This film, written and directed by Charles Correa and photographed by Purush Baokar, is a cinematic meditation on images that we take for granted, but never tire of. The milling crowds at Bombay VT station (it was Bombay VT then); the lashing monsoon waves at Marine Drive and Worli Seaface, with children reveling in the splash; the cliched-but-ever-energetic image of the crowds on busy south Bombay roads along with archival footage from 1950s films on Bombay, which were much recycled in many FD documentaries. That is what iconic images are for anyway!
It is fascinating to watch this film so many years after it was made, with the awareness of the present-day realities of Bombay and New Bombay. The film forces us to reflect on the ever-changing and sometimes never-changing aspects of metropolitan life.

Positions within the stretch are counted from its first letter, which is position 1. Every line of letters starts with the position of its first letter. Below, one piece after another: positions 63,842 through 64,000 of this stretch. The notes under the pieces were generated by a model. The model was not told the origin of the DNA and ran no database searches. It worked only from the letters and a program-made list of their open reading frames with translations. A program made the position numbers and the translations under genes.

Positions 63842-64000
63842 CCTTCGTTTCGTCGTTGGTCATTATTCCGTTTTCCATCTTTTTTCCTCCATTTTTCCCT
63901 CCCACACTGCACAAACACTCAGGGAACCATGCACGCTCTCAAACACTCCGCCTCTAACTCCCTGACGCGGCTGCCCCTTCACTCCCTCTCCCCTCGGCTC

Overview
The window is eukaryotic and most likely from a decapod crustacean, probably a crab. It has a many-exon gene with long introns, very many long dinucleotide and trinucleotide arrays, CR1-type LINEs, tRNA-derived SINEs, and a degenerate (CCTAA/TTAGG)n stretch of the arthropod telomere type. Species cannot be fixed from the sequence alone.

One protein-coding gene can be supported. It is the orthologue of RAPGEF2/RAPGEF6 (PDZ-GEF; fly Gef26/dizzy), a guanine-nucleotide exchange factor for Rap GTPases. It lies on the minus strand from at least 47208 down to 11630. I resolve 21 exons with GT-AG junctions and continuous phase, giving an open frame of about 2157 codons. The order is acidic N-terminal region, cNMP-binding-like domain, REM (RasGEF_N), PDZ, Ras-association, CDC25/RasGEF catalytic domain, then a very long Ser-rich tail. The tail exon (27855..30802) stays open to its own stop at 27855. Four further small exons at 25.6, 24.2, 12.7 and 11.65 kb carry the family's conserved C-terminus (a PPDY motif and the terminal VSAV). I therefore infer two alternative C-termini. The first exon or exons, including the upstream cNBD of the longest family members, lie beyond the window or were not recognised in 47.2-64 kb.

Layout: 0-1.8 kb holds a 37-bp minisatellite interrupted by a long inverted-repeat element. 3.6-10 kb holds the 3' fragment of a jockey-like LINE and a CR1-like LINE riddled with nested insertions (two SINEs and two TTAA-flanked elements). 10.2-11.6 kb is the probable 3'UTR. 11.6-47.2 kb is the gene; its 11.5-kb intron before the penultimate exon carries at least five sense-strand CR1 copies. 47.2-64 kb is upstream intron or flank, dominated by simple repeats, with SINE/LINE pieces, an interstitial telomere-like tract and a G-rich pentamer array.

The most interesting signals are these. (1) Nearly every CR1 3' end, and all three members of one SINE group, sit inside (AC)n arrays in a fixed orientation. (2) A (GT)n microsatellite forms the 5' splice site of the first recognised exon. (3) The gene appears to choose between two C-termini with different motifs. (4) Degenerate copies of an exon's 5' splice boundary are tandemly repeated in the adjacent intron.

Camera: Purush Baokar
Sound: NS Krishna
Animation: MA Narvekar, MV Devidasan, DV Jog
Voices: Pearl Padamsee, Gerson Da Cunha
Editing: A Habib
Music: Vijay Raghav Rao
Production: Pramod Pati
Produced by: CIDCO and Govt. of Maharashtra